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Graduate Admissions

About the Department of Computer Science and Technology

The Department of Computer Science and Technology (known as the Computer Laboratory) is an academic department within the University of Cambridge that encompasses Computer Science, along with many aspects of Technology, Engineering and Mathematics.

The Department undertakes research in a broad range of subjects. It has an open and collaborative culture, supporting revolutionary fundamental computer science research, strong cross-cutting collaborations internally and externally, and ideas which transform computing outside the University. Current research areas include bioinformatics, computer architecture, computer vision, distributed systems, graphics and human-computer interaction, logic and semantics, machine learning, natural language processing, networking and wireless communication, operating systems and virtualization, programming, security, and sustainable computing.

2 courses offered in the Department of Computer Science and Technology

The aim of the course is to provide preparation appropriate for undertaking a PhD programme in computer science. Students take a mandatory course in research skills and select five taught modules from a wide range of advanced topics in computer science. Students also undertake a research project over two terms and submit a project report in early June. Research topic selection and planning occurs in the first term and the work is undertaken in subsequent terms. The taught modules are delivered in a range of styles. For example, there are traditional lecture courses, lecture courses with associated practical classes, reading clubs, and seminar style modules.

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The Department of Computer Science and Technology undertakes research in a broad range of subjects within the disciplines of Computer Science, Engineering, Technology, and Mathematics. Current research areas include bioinformatics, computer architecture, computer vision, distributed systems, graphics and human–computer interaction, logic and semantics, machine learning, robotics cyber-physical systems, natural language processing, networking and wireless communication, operating systems and virtualisation, programming, security, and sustainable computing.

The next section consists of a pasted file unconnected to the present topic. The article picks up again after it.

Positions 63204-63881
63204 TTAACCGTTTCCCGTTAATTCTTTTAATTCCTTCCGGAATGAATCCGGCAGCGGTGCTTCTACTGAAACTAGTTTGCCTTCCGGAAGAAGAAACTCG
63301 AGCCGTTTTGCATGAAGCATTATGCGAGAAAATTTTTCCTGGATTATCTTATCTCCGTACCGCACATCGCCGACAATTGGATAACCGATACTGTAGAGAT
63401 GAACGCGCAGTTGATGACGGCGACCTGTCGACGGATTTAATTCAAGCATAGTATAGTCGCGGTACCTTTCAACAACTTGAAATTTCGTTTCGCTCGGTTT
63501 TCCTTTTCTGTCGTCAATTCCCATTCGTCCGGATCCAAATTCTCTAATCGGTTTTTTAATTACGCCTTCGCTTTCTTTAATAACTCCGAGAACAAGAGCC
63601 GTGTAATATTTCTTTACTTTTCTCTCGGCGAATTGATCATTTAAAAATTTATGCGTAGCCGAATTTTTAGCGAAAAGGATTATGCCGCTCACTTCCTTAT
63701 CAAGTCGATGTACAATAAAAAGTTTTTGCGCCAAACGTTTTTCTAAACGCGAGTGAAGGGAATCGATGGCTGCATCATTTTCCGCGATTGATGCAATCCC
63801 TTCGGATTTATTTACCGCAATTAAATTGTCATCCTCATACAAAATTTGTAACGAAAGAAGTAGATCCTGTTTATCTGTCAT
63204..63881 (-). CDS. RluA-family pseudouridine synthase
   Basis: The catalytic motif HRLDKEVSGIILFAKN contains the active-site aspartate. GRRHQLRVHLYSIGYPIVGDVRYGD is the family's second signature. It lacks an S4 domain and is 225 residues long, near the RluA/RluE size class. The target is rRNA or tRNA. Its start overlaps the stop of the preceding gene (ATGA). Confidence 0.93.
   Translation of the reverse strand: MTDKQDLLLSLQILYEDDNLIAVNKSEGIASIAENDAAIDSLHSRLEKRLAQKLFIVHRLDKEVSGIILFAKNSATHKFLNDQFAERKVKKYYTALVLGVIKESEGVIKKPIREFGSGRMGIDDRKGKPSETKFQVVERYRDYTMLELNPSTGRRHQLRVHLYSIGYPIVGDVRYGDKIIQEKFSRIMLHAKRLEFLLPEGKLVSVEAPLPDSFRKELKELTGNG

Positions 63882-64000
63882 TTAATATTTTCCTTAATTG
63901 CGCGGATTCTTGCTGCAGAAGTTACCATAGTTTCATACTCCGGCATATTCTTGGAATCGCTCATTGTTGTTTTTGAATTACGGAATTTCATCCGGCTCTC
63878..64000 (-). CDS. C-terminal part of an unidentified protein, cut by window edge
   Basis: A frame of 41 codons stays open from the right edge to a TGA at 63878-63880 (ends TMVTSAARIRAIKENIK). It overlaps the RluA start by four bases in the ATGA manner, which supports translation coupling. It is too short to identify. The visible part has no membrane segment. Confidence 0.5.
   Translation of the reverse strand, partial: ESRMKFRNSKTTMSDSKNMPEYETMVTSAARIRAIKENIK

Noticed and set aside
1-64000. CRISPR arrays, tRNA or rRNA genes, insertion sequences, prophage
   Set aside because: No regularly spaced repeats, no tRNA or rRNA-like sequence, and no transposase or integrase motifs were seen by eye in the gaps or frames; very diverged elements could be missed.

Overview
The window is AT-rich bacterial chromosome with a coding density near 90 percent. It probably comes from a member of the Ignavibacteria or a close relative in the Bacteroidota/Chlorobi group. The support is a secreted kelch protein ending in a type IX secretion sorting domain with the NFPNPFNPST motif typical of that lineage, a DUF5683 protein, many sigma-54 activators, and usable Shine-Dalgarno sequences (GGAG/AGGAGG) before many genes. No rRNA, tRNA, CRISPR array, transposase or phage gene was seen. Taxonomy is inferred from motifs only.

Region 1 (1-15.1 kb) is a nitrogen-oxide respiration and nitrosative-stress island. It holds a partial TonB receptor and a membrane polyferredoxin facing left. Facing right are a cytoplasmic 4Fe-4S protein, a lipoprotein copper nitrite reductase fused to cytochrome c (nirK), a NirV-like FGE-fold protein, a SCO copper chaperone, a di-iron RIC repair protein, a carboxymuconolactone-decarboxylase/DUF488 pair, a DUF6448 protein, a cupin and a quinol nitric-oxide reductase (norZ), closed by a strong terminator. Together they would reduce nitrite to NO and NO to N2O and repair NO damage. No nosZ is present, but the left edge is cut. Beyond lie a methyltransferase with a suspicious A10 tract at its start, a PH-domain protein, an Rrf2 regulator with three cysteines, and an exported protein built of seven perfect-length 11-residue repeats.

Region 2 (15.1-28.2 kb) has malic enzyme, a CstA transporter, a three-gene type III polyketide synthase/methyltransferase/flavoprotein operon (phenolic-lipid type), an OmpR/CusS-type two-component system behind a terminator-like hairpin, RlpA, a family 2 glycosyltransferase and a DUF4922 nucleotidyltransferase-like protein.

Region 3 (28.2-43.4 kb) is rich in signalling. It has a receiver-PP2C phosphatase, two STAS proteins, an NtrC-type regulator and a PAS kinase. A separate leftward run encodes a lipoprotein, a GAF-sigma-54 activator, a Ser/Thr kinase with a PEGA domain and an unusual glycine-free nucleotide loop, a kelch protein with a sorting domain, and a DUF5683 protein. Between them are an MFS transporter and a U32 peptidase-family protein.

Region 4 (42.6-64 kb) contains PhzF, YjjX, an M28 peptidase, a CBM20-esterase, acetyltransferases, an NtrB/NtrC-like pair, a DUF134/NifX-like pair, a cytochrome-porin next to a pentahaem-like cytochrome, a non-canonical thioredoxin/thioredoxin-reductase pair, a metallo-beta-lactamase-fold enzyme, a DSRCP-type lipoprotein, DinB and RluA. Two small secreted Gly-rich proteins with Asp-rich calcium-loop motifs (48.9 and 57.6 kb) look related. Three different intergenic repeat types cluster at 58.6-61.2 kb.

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1 course also advertised in the Department of Computer Science and Technology

From the Department of Earth Sciences

The UKRI Centre for Doctoral Training in the Application of Artificial Intelligence to the study of Environmental Risks (AI4ER) trains researchers (through several multidisciplinary cohorts) to be uniquely equipped to develop and apply leading-edge computational approaches to address critical global environmental challenges by exploiting vast, diverse and often currently untapped environmental data sets. Embedded in the outstanding research environments of the University of Cambridge and the British Antarctic Survey (BAS), the AI4ER CDT addresses problems that are relevant to building resilience to environmental hazards and managing environmental change. The primary application areas are:

  • Weather, Climate and Air Quality
  • Natural Hazards
  • Natural Resources (food, water & resource security and biodiversity)

Students in the CDT cohorts engage in a one-year MRes degree in Physical Sciences (Environmental Data Science) which includes a taught component and a major research element, followed by a three-year PhD research project. Students will receive high-quality training in research, professional, technical and transferable skills through a focused core programme with an emphasis on the development of data science skills through hackathons and team challenges. Training is guided by personalised advice and the expertise of a network of partners in industry, government, the third sector and beyond.

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